Yeah I've seen some research with layered depth (but can't think of the paper names....) ﻿

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17 hours ago, Frantic PonE said:

The original GTAO paper actually has a separate hack for this exact scenario, which is to somehow lessen contribution from thin objects. It's been a while so I don't remember the details, but it should be in the paper yes? Or is it a different version of the same paper? Ok yeah, glancing through it they have "thickness heuristic" hack for this exact scenario. Is this not working?

Yes, I tried to implement the described heuristic, but it didn't change the resulting occlusion that much in the above case for me (maybe I did something wrong, I'll probably need to give it another try)

Multiview AO looks really interesting, I already thought about this myself, if it would be possible to reuse other depth information that is already present in the form of shadow-maps to fill in some of the otherwise absent AO. I will definitely have to look through that paper.

Thanks everyone.

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Posted (edited)

Forgot to mention one thing about the heuristic why I think it would not work properly, already for only a slightly modified scenario from the one above. If I would make the "thin pole" object in the above scene a very "thin wall" like object (just like the other one already in the scene) but with the same orientation and just barely touching the ground, it would still cast exactly the same occlusion even when using the heuristic as I understand it from the paper. That's because the heuristic depends on the assumption that an object's depth is very similar to its screen-space width, which would not be the case for the mentioned geometry. So this is not really a viable solution for me. 😞

Edited by cgWolf

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Posted (edited)

What leaves me worried is the following excerpt from the presentation notes and the corresponding slides (43-45)

Quote

We can calculate the ambient occlusion integral as a double integral in polar coordinates.

The inner integral integrates the visibility for a slice of the hemisphere, as you can see in the left,
and the outer integral swipes this slice to cover the full hemisphere.

The simplest solution would be to just numerically solve both integrals.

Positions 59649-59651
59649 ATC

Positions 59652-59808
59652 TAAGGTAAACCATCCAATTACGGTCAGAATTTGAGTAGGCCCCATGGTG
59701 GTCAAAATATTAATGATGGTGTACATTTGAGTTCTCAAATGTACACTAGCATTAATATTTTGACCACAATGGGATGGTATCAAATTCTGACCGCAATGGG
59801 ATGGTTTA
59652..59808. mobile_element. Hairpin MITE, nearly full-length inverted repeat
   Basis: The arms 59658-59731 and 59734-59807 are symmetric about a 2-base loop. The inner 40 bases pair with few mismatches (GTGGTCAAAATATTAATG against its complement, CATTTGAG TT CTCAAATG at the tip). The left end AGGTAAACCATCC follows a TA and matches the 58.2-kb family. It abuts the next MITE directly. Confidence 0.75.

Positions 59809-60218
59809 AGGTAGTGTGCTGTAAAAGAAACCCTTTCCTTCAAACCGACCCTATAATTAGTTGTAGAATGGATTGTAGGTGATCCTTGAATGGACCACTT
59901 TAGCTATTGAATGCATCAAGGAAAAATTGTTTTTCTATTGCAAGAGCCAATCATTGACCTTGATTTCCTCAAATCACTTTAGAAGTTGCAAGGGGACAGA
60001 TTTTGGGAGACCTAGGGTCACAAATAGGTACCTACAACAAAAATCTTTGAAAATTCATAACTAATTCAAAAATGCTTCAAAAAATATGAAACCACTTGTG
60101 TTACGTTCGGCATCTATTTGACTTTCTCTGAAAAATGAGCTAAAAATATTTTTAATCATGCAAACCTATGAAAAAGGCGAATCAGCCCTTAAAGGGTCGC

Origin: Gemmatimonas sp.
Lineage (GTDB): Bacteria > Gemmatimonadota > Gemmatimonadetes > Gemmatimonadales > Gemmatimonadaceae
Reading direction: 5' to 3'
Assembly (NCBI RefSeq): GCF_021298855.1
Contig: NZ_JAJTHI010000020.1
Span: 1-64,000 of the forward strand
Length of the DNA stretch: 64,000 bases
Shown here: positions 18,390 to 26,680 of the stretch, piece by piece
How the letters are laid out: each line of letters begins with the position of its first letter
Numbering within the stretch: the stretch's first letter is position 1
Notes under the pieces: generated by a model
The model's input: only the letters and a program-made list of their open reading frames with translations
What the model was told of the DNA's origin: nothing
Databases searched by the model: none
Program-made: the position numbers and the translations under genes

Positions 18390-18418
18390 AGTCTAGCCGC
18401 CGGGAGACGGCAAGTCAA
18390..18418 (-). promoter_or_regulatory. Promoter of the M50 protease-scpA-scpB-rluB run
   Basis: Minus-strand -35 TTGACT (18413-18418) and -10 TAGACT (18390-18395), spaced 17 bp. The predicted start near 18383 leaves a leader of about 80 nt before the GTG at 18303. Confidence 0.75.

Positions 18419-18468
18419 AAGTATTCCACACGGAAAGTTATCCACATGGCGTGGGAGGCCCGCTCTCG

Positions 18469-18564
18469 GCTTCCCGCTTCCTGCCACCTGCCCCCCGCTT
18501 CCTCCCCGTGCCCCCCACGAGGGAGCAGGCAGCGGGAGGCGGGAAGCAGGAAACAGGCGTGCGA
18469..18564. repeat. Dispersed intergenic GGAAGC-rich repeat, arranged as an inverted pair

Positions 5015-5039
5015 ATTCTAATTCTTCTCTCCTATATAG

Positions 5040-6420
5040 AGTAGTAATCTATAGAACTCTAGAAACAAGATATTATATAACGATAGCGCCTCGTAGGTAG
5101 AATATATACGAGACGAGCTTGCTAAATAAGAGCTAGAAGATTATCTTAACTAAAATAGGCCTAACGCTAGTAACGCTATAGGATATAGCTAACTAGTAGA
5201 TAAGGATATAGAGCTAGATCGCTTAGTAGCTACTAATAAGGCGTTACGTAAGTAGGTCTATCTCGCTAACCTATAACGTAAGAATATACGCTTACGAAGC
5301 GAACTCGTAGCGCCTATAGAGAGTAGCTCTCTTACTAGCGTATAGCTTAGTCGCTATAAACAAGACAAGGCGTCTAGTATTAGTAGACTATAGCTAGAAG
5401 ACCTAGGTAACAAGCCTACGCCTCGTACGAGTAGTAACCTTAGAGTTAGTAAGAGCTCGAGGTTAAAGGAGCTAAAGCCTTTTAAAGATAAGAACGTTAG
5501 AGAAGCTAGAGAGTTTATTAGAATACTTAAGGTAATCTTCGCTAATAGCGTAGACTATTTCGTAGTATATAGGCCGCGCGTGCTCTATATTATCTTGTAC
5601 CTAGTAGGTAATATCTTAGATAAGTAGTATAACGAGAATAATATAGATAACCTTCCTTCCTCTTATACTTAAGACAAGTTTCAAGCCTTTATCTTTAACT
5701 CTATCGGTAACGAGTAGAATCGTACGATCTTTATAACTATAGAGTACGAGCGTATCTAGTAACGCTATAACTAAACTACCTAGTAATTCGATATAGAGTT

But the solution we chosen, horizon-based ambient occlusion, which was introduced by Louis Bavoil in 2008,
made the key observation that the occlusion as pictured here can’t happen when working with height fields.

Using height-fields we would never be able to tell that the areas in green here, are actually visible.

The key consequence of this, is that we can just search for the two horizons h1 and h2 and that captures all the visibility information that can be extracted from a height map, for a given slice.

I had a look at the presentations & pdf provided by Louis Bavoil in 2008 but was unable to find any details to confirm or disprove the above statement in their material. But my many failed attempts at finding a solution for this problem leave me wondering if I'm trying to solve the impossible (using z-buffers as the only source of information about the scene) ... i.e. figure out the green area(s) in the above picture.

Edited by cgWolf

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Posted (edited)

Yeah it's impossible unless you depth slice a ton or whatever.

Point is SSAO is for very small radii ambient occlusion, one where you can just assume it's a heightfield and probably be correct. .2 or .1 meter radius, depending on if you're first or third person, depending on if your using human character standard units, is typically the max radius you'd want to use for SSAO, at least IMO, some people use more, but the larger you go the more obvious the errors are.

Edited by Frantic PonE